the Second Sunday of Lent
Click here to learn more!
The Nuttall Encyclopedia
A king of Phrygia who, in his lust of riches, begged of Bacchus and obtained the power of turning everything he touched into gold, a gift which he prayed him to revoke when he found it affected his very meat and drink, which the god consented to do, only he must bathe in the waters of the Pactolus, the sands of which ever after were found mixed with gold; appointed umpire at a musical contest between Pan and Apollo, he preferred the pipes of the former to the lyre of the latter, who thereupon awarded him a pair of ass-ears, the which he concealed with a cap, but could not hide them from his barber, who could not retain the secret, but whispered it into a hole in the ground, around which sprang up a forest of reeds, which as the wind passed through them told the tale into the general ear, to the owner's discomfiture.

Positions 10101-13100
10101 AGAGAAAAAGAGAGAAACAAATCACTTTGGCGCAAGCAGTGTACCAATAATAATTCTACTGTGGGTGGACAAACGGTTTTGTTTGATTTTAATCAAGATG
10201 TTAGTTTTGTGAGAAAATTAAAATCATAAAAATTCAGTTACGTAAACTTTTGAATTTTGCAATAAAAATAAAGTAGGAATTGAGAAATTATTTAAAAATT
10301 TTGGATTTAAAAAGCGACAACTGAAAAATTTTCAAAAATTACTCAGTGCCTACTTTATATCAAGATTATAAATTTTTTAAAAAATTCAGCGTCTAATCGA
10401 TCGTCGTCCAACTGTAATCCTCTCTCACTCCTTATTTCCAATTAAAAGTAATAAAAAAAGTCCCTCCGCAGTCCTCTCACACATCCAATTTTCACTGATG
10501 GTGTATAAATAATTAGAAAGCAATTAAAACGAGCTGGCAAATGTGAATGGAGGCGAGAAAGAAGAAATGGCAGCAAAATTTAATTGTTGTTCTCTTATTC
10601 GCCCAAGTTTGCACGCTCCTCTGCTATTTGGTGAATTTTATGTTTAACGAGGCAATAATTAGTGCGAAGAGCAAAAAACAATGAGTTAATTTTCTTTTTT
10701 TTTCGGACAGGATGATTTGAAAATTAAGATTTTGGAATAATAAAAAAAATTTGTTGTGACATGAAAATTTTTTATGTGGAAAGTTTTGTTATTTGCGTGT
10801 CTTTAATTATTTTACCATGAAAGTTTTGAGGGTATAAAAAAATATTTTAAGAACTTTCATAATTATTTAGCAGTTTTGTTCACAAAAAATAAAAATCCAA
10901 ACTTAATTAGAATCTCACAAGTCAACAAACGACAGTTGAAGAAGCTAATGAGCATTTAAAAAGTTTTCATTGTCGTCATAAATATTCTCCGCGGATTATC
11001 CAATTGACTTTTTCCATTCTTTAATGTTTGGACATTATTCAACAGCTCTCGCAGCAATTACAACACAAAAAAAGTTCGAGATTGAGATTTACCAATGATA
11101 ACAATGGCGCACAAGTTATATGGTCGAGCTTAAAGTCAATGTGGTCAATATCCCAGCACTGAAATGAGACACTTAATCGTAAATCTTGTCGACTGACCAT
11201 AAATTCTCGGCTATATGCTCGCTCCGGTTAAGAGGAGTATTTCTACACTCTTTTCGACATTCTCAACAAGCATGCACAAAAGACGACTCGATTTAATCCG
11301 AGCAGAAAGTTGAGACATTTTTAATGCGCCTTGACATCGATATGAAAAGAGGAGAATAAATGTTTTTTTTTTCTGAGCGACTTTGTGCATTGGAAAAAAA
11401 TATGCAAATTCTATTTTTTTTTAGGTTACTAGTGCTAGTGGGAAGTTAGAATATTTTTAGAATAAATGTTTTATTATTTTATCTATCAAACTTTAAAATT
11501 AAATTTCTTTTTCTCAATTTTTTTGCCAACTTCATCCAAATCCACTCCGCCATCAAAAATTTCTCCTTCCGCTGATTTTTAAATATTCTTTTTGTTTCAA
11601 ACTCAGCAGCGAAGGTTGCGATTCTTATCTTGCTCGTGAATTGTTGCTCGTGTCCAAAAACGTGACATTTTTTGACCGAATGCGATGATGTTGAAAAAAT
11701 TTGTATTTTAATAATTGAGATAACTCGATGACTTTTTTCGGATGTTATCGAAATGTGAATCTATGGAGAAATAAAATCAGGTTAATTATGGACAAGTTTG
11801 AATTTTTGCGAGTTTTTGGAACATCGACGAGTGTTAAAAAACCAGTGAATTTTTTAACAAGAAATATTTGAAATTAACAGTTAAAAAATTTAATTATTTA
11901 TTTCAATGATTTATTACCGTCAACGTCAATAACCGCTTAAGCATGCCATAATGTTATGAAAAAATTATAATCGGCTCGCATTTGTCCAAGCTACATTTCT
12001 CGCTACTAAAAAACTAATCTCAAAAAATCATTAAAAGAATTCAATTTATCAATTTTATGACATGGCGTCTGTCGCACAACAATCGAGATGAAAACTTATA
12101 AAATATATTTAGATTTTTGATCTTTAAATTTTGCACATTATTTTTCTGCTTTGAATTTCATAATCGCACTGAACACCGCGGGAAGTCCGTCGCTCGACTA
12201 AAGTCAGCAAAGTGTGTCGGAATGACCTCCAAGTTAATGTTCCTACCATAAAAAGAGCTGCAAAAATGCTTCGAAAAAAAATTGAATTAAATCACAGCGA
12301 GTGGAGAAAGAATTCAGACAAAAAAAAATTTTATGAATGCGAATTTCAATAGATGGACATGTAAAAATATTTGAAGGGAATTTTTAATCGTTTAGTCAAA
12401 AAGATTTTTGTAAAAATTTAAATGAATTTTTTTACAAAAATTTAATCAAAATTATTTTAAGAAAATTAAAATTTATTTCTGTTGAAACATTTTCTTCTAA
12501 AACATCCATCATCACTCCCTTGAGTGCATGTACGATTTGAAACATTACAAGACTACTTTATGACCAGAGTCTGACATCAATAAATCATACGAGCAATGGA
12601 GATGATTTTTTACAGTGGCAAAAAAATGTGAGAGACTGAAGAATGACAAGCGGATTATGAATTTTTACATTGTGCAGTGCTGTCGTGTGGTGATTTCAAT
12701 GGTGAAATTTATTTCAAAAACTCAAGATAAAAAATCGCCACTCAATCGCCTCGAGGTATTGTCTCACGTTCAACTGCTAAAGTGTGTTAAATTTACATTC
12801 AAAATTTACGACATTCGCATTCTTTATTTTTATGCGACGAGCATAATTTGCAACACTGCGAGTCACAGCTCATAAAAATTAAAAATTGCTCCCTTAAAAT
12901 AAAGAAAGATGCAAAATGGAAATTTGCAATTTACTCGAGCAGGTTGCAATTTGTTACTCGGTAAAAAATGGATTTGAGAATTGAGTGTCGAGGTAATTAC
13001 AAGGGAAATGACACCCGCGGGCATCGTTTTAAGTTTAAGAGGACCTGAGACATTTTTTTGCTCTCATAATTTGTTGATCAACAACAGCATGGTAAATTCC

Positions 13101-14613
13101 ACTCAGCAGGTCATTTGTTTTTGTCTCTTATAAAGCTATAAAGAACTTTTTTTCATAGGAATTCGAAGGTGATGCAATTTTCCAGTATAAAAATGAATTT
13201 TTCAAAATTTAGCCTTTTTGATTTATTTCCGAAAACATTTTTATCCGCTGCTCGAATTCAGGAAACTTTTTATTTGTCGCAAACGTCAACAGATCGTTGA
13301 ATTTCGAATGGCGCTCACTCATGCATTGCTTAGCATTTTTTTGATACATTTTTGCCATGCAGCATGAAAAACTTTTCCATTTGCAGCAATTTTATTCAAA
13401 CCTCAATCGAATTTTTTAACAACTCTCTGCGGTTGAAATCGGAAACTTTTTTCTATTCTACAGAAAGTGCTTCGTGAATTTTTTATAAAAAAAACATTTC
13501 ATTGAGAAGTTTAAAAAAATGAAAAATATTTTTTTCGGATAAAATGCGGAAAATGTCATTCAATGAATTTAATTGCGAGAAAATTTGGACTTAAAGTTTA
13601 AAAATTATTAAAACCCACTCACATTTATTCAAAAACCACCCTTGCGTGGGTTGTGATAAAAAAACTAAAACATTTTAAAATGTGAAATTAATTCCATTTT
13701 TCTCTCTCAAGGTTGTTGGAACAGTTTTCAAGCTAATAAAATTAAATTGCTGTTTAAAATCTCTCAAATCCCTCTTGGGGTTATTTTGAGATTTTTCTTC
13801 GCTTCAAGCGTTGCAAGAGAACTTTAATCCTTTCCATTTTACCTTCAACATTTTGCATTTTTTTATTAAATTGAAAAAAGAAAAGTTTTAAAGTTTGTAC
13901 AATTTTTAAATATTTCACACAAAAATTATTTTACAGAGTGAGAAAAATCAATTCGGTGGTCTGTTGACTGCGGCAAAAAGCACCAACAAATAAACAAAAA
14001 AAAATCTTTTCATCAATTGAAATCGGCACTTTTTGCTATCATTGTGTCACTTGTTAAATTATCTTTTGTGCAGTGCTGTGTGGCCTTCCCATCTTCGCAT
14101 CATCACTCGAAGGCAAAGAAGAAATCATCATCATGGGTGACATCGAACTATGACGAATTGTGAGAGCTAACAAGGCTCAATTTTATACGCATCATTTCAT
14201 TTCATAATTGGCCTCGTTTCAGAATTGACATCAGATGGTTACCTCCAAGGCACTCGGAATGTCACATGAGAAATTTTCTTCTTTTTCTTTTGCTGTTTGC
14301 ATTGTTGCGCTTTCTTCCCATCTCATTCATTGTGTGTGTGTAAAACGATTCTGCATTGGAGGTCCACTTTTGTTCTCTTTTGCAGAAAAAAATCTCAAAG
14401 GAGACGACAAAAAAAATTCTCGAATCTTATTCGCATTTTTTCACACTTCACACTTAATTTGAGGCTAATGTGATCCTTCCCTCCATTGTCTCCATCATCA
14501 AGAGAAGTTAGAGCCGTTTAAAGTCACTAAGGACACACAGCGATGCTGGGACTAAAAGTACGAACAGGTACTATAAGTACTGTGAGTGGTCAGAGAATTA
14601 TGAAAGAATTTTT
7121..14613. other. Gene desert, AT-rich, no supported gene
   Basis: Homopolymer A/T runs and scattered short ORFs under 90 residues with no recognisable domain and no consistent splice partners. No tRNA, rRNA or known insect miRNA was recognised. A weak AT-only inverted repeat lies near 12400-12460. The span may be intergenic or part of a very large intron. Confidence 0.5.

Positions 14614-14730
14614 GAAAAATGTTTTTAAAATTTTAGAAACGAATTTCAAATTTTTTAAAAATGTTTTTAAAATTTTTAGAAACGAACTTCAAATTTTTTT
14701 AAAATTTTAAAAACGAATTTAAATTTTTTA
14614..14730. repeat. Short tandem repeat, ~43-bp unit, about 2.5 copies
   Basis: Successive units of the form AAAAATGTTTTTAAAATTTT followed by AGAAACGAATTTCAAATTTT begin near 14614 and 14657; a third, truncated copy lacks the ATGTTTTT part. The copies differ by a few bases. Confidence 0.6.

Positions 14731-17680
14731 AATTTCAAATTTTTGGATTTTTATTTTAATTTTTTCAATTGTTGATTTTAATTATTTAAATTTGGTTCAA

Wood, James, ed. Entry for 'Midas'. The Nuttall Encyclopedia. https://www.studylight.org/​encyclopedias/​eng/​nut/​m/midas.html. Frederick Warne & Co Ltd. London. 1900.